So, someone you know and love has decided to embark on the adventure of a lifetime - hiking the Pacific Crest Trail.
After I told my parents about my desire to hike the trail, they peppered me with the common questions thru-hikers get - most of which I've answered here. But as I got closer to applying for my thru-hiking permit, I realized they wanted and needed more information about logistics.
So, I compiled this list of articles and videos to cover topics like hiker lingo, resupply strategy, maps/navigation, having a safety plan, and more. Because often times, learning about something unknown can make it less scary.
Most of these resources are from past thru-hikers and the Pacific Crest Trail Association - I've found them to be the best source of helpful info about this.
Read/skim/watch as much as you want.
First, here's a little glossary of "Hiker Terms" and lingo
in case you run across weird acronyms or terms you don't know, this covers most of it
watch this 3 min. video to see the amazing views
Halfmile Maps /Navigation
Free downloadable maps of the PCT (the overview ones should be perfect for you to get an idea, and they also indicate nearby towns)
I plan to print the detailed Halfmile paper maps for the Sierra section, but mostly I'll be using the Guthooks & Halfmile PCT Apps on my phone, with my GPS Inreach messenger as a backup.
Ask your hiker what they plan to use for navigation.
Basics of Resupply along the PCT
There are several different resupply methods - some hikers mail all their stuff in boxes, some just resupply in towns along the trail, and most do a hybrid of both.
Resupply Addresses/Town Info
If your hiker has asked you to send a box, here's some lists of resupply addresses for you to have on hand. Always double check the addresses and hours for accuracy, as these may change
Halfway Anywhere PCT resources
This is a blog by a thru-hiker who started surveying other hikers for data on their gear, resupply stops, pack base weight. His other articles about the experience were super helpful too.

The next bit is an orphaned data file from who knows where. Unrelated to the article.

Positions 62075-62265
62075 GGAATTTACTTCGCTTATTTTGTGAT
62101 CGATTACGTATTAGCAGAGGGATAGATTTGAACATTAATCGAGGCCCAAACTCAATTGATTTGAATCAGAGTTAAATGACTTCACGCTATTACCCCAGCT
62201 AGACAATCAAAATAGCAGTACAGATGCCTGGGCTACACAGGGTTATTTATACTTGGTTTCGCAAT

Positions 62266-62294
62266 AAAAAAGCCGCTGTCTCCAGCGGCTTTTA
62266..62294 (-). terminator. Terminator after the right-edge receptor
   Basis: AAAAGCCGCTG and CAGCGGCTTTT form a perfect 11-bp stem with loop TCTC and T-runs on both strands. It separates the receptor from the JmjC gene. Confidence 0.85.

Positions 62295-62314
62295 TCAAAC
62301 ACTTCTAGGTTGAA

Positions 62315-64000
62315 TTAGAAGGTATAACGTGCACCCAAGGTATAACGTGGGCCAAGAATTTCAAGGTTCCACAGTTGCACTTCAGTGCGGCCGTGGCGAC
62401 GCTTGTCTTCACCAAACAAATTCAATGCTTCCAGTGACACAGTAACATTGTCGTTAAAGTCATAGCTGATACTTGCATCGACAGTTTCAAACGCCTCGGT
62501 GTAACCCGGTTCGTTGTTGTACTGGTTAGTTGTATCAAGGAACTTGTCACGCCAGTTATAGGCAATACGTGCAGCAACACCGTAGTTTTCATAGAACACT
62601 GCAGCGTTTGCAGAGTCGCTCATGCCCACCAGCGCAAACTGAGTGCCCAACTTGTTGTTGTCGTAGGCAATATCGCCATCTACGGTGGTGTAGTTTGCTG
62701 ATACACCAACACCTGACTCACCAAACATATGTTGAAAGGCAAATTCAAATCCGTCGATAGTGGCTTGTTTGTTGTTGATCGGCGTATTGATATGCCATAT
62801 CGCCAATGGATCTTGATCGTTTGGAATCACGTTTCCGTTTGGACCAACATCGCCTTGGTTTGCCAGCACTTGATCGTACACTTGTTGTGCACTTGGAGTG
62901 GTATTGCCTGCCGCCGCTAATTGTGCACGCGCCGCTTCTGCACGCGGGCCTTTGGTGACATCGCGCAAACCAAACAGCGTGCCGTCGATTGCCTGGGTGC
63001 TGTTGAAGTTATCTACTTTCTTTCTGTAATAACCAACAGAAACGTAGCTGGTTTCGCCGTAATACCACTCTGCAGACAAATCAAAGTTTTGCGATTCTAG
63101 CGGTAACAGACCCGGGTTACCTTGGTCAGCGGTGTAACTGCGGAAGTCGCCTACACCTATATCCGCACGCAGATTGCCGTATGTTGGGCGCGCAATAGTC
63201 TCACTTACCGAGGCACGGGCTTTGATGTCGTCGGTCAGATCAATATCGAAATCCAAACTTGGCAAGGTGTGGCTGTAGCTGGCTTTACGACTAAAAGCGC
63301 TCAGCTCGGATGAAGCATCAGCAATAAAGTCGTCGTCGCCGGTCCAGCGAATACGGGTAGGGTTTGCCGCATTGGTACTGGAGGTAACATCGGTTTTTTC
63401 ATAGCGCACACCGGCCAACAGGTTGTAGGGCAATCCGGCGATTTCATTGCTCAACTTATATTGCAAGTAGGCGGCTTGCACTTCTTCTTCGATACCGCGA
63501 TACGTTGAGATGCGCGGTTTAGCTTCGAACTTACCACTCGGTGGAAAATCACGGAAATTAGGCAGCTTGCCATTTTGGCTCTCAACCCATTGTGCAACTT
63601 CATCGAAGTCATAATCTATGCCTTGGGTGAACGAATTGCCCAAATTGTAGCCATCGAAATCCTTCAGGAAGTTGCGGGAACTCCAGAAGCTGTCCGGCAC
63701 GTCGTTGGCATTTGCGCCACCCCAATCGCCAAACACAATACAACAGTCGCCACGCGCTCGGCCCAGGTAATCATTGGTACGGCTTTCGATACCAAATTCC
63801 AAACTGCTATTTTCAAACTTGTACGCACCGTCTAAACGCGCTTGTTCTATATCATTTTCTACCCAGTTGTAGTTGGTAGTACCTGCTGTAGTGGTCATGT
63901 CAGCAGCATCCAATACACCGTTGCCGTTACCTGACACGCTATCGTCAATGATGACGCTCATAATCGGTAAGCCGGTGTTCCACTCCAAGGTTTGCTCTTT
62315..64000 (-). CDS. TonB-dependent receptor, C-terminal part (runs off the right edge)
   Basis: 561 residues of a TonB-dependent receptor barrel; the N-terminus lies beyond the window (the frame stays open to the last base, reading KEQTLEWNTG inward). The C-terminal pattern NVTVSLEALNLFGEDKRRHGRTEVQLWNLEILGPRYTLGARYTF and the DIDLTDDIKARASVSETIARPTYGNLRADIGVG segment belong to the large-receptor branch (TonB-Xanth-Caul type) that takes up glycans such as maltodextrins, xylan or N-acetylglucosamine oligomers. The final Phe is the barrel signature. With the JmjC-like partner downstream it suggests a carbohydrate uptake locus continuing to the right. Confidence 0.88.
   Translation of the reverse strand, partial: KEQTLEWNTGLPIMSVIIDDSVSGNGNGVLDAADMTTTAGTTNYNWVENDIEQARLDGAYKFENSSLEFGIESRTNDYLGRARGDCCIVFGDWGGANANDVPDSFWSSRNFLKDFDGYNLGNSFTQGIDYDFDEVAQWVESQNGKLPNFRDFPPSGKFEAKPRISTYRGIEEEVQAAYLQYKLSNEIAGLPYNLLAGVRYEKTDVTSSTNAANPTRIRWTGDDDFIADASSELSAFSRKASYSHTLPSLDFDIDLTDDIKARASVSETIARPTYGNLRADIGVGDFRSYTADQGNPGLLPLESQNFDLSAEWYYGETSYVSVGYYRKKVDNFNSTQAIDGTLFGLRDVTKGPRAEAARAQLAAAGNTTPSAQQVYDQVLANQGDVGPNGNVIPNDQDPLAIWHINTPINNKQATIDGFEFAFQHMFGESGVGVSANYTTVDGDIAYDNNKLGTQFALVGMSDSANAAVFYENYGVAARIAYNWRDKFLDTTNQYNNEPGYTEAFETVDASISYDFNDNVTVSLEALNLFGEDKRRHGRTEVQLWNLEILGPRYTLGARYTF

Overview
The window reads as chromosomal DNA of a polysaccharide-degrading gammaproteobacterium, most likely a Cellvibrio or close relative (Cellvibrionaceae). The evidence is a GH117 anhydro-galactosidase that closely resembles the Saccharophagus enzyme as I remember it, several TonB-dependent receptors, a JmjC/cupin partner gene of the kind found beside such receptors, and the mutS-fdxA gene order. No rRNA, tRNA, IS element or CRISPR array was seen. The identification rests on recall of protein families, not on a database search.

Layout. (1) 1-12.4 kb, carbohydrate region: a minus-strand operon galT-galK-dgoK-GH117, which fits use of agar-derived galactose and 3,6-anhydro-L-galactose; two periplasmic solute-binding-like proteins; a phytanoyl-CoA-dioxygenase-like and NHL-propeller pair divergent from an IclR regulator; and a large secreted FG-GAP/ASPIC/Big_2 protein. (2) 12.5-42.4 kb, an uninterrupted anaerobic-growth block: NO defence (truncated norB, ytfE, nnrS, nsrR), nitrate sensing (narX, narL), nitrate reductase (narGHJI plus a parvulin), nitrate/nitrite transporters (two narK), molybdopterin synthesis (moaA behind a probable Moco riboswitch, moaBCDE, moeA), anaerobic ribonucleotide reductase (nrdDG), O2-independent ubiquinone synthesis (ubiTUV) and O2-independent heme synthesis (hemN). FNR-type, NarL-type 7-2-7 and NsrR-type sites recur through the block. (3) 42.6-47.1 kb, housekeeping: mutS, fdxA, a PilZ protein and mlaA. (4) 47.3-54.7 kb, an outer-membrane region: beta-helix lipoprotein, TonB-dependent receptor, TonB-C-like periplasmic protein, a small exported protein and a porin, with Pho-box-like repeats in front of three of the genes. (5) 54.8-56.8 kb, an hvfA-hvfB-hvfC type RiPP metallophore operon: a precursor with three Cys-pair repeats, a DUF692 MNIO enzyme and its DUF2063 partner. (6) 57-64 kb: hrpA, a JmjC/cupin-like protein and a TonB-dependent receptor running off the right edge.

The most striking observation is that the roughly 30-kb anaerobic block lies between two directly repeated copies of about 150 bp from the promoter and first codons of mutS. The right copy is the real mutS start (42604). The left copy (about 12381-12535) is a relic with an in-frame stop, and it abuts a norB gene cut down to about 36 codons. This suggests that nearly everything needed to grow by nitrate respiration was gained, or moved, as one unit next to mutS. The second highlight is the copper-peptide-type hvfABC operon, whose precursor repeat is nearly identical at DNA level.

*heads up that he sometimes uses colorful language, if you're bothered by that. I'd still consider his content a must-read, and his writing style is pretty dang hilarious too.
All the nerdy stats you want, including demographic breakdown, number of town stops, most popular gear on the trail, pack weight, most popular towns to mail a box to, and number of days on trail.
Creating a Plan (in case of emergency)
Deaths on the PCT (a rare occurrence)
This video explains reasons why I'm not carrying a gun on the trail (video)
About the Permit Process
Hikers who are thru-hiking the whole trail need a long distance hiking permit. 50 permits are available per day for hikers wanting to start at the Mexican border. The permit is free, but with the recent popularity of the trail, it's getting more competitive. The application for the first 35 daily permits becomes available sometime in November prior to thru-hike season. PCTA Permits
Do More With Less (1hr 26min) - the trail as told by hikers
Homemade Wanderlust (YouTube Channel)
Dixie filmed her entire hike in short 10-20 min episode videos. Here's an episode where she talks a bit about food and you can get a feel for the start of the trail.
She also compiled her vlogs into a documentary of her hike. It's a full length movie (1hr 56min) but it's encouraging to see her experience as a single woman hiking solo.
Only the Essential (40 min)
Another good doc that's a little shorter
Away With Ingrid (Youtube Channel)
Her videos got me started on this crazy journey... pretty sure I watched most of them in one night. She hiked in 2014 so some of the info/gear she used is a little out of date. Her videos break down the logistics into a quick crash course on how someone (especially a solo female) hikes the PCT.